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Understanding catalysts at the atomic level can provide a cleaner environment

Press Release   •   Oct 10, 2018 09:32 BST

Illustration of catalytic nanoparticles (blue-yellow) reacting with molecules from exhaust fumes (red/black), and being analysed by means of an electron beam (green). Illustration: Alexander Ericson / Mindboom

By studying materials down to the atomic level, researchers at Chalmers University of Technology, Sweden, have found a way to make catalysts more efficient and environmentally friendly. The results have been published in Nature Communications. The methods can be used to improve many different types of catalysts.

Catalysts are materials which cause or accelerate chemical reactions. For most of us, our first thought is probably of catalytic converters in cars, but catalysts are used in a number of areas of society – it has been estimated that catalysts are used in the manufacture of more than 90 percent of all chemicals and fuels. No matter how they are used, catalysts operate through complex atomic processes. In the new study from Chalmers University of Technology, physics researchers combined two approaches to add a new piece to the catalyst puzzle. They used advanced, high-resolution electron microscopy and new types of computer simulations.

"It is fantastic that we have managed to stretch the limits and achieve such precision with electron microscopy. We can see exactly where and how the atoms are arranged in the structure. By having picometre precision – that is, a level of precision down to one hundredths of an atom’s diameter – we can eventually improve the material properties and thus the catalytic performance," says Torben Nilsson Pingel, researcher at the Department of Physics at Chalmers and one of the authors of the scientific article.

Through this work, he and his colleagues have managed to show that picometre-level changes in atomic spacing in metallic nanoparticles affect catalytic activity. The researchers looked at nanoparticles of platinum using sophisticated electron microscopes in the Chalmers Material Analysis Laboratory. With method development by Andrew Yankovich, the researchers have been able to improve the accuracy and can now even reach sub-picometre precision. Their results now have broad implications.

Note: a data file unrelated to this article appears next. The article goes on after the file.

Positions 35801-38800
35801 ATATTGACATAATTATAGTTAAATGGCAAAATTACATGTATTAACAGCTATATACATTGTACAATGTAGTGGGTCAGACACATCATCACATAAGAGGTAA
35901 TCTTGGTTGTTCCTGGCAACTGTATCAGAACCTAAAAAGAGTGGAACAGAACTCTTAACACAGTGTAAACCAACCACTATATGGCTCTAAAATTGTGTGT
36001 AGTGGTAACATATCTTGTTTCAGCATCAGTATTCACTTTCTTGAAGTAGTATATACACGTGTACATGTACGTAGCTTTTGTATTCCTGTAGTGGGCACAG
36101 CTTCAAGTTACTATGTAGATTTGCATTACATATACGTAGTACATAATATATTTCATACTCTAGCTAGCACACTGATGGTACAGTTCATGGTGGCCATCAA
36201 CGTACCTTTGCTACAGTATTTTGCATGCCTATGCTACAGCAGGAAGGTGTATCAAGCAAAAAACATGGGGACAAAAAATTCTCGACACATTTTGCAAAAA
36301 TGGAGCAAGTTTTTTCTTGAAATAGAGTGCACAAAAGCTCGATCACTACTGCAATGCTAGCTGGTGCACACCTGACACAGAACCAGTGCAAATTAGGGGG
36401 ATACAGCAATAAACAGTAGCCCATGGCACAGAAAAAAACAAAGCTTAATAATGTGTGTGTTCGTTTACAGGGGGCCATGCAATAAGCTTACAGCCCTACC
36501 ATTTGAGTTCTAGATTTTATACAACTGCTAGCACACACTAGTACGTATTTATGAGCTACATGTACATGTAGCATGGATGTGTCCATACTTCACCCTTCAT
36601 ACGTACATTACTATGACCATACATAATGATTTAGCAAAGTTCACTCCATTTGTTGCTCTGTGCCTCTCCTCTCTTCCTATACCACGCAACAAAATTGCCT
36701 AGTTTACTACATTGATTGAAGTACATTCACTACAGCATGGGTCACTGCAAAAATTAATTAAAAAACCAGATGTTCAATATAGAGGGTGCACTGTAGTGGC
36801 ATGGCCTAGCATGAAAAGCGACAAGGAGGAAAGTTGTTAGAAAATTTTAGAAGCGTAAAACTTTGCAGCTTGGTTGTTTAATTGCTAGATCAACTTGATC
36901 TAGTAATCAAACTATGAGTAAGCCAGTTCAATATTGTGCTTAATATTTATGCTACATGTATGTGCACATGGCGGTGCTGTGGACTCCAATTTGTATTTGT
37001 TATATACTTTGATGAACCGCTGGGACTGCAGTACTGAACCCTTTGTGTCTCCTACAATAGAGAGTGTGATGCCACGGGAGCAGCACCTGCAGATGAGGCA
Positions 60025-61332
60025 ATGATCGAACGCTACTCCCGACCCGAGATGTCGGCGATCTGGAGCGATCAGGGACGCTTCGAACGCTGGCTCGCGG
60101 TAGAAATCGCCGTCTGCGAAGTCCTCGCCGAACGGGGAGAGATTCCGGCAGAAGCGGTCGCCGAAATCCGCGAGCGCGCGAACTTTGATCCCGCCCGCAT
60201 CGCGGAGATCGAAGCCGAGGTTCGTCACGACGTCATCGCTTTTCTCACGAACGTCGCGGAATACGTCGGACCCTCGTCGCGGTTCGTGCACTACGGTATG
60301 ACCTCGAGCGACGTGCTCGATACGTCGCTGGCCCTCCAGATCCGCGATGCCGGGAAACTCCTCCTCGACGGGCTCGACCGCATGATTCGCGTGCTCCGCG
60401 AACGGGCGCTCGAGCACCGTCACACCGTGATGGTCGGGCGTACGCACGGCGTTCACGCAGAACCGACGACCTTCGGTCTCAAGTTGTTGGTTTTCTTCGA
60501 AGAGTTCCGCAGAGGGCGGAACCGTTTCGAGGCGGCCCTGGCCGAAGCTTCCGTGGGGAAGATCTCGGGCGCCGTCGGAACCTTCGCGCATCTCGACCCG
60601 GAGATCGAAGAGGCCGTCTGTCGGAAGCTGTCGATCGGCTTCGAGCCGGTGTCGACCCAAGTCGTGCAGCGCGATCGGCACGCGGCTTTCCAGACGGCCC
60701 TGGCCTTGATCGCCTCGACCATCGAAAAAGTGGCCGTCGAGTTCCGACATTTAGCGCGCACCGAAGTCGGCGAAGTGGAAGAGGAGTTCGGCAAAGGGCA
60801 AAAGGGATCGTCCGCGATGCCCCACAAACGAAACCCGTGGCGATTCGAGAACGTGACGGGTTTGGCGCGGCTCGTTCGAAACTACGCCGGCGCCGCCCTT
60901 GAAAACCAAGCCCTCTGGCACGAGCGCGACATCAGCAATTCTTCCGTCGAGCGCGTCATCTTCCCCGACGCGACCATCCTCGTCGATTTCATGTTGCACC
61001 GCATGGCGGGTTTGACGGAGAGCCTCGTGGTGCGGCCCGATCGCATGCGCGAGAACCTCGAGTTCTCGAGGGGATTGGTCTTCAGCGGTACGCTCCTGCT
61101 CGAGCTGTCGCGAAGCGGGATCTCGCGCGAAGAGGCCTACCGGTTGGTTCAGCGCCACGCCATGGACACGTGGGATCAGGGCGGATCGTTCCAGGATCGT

"Our methods are not limited to specific materials but instead based on general principles that can be applied to different catalytic systems. As we can design the materials better, we can get both more energy-efficient catalysts and a cleaner environment," says Eva Olsson, Professor at the Department of Physics at Chalmers.

The work was carried out within the framework of the Competence Centre for Catalysis at Chalmers. In order to study how small changes in atomic spacing really affect the catalytic process, Mikkel Jørgensen and Henrik Grönbeck, PhD student and Professor at the Department of Physics respectively, performed advanced computer simulations at the national computing centre, located at Chalmers. Using the information from the microscope, they were able to simulate exactly how the catalytic process is affected by small changes in atomic distances.

“We developed a new method for making simulations for catalytic processes on nanoparticles. Since we have been able to use real values in our calculation model, we can see how the reaction can be optimised. Catalysis is an important technology area, so every improvement is a worthwhile advance – both economically and environmentally,” says Henrik Grönbeck.